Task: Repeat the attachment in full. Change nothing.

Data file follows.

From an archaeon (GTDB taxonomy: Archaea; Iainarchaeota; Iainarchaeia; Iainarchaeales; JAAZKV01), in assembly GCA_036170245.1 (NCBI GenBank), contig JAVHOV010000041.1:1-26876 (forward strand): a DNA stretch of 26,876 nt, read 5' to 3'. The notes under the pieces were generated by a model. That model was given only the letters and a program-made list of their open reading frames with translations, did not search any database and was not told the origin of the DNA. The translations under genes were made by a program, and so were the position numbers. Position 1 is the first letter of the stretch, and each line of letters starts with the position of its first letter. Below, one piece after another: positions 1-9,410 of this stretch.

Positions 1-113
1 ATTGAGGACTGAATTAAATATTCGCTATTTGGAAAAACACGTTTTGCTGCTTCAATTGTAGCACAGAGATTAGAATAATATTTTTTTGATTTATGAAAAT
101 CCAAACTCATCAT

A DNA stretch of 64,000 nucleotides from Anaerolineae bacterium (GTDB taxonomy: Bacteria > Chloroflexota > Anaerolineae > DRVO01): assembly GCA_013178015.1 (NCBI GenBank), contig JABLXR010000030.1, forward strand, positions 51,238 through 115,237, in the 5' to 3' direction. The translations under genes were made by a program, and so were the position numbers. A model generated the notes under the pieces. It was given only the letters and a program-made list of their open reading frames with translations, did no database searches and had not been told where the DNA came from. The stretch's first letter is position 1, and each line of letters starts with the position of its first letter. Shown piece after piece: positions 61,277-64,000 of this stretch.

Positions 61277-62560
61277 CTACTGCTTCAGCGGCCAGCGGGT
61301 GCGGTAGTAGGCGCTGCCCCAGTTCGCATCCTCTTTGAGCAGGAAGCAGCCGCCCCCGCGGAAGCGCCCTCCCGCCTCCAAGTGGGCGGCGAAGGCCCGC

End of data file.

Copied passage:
From an archaeon (GTDB taxonomy: Archaea; Iainarchaeota; Iainarchaeia; Iainarchaeales; JAAZKV01), in assembly GCA_036170245.1 (NCBI GenBank), contig JAVHOV010000041.1:1-26876 (forward strand): a DNA stretch of 26,876 nt, read 5' to 3'. The notes under the pieces were generated by a model. That model was given only the letters and a program-made list of their open reading frames with translations, did not search any database and was not told the origin of the DNA. The translations under genes were made by a program, and so were the position numbers. Position 1 is the first letter of the stretch, and each line of letters starts with the position of its first letter. Below, one piece after another: positions 1-9,410 of this stretch.

Positions 1-113
1 ATTGAGGACTGAATTAAATATTCGCTATTTGGAAAAACACGTTTTGCTGCTTCAATTGTAGCACAGAGATTAGAATAATATTTTTTTGATTTATGAAAAT
101 CCAAACTCATCAT

A DNA stretch of 64,000 nucleotides from Anaerolineae bacterium (GTDB taxonomy: Bacteria > Chloroflexota > Anaerolineae > DRVO01): assembly GCA_013178015.1 (NCBI GenBank), contig JABLXR010000030.1, forward strand, positions 51,238 through 115,237, in the 5' to 3' direction. The translations under genes were made by a program, and so were the position numbers. A model generated the notes under the pieces. It was given only the letters and a program-made list of their open reading frames with translations, did no database searches and had not been told where the DNA came from. The stretch's first letter is position 1, and each line of letters starts with the position of its first letter. Shown piece after piece: positions 61,277-64,000 of this stretch.

Positions 61277-62560
61277 CTACTGCTTCAGCGGCCAGCGGGT
61301 GCGGTAGTAGGCGCTGCCCCAGTTCGCATCCTCTTTGAGCAGGAAGCAGCCGCCCCCGCGGAAGCGCCCTCCCGCCTCCAAGTGGGCGGCGAAGGCCCGC